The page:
Henry Winter Davis (American National Biography)

Jean Harvey Baker, "Davis, Henry Winter," American National Biography Online, February 2000, http://www.anb.org/articles/04/04-00299.html.
In Congress Davis earned a reputation as a compelling orator and a brilliant debater intent on opposing what he called "the agitation of slavery" and avoiding the divisive matters sweeping through Congress, such as the attempt to organize Kansas under the proslavery Lecompton constitution. Instead Davis focused on the agenda of his party, which sought to restrict the rapid influx of Catholic Irish and German immigrants. In his pamphlet The Origin, Principles and Purposes of the American Party (1852), he argued, "American Republicans alone are entitled to rule the American Republic."

Reelected to the Thirty-sixth Congress as a Know Nothing despite that party's waning power, Davis cast a crucial vote in the long struggle over the election of the Speaker of the House in the winter of 1859-1860. Yet his vote for the conservative Republican William Pennington was condemned by the Maryland legislature, one of whose members encouraged the appropriation of $500 to send Davis to Liberia. Undeterred in his effort to find a middle way between the North and South even as he despised the Democratic party as an organization of traitors, Davis supported the Unionist John Bell in the election of 1860. When southern states began seceding, Davis became a powerful voice in the antisecessionist movement in Maryland, and he tried to create an anti-Democratic coalition. "Smite fearlessly the Democratic party. The union will survive its fragments," said Davis as he argued that the election of Abraham Lincoln was not the threat that southerners described.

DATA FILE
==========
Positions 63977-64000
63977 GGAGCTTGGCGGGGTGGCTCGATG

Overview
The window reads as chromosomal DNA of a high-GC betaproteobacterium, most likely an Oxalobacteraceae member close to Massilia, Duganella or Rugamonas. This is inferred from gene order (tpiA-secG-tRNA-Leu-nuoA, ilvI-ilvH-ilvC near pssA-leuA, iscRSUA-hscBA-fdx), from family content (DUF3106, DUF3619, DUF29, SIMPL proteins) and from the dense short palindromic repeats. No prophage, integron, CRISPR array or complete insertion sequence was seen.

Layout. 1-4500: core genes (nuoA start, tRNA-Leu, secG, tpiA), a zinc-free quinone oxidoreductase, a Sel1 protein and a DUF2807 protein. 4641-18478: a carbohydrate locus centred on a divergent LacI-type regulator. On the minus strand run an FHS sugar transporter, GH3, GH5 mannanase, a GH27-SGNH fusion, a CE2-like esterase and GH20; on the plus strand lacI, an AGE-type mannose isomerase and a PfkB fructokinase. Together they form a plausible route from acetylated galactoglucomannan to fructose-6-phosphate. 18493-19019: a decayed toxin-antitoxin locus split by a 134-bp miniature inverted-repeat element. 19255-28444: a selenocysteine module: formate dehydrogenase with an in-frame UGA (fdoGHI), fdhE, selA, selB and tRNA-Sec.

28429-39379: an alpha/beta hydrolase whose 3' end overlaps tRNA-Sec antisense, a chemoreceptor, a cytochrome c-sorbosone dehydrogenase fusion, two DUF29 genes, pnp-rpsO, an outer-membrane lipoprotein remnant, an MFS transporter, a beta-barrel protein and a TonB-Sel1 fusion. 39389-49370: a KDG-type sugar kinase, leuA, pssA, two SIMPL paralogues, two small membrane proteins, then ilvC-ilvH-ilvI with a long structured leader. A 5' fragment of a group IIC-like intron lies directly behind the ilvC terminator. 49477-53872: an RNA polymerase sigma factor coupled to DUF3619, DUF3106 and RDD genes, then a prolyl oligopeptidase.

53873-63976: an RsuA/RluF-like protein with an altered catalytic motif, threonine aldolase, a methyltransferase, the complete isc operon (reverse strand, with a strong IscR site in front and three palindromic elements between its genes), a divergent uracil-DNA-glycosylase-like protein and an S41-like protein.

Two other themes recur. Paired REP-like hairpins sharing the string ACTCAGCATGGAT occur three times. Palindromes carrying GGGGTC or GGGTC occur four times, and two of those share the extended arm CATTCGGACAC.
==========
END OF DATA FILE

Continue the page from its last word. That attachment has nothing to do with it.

How to Cite This Page: "Henry Winter Davis (American National Biography)," House Divided: The Civil War Research Engine at Dickinson College, https://hd.housedivided.dickinson.edu/node/18488.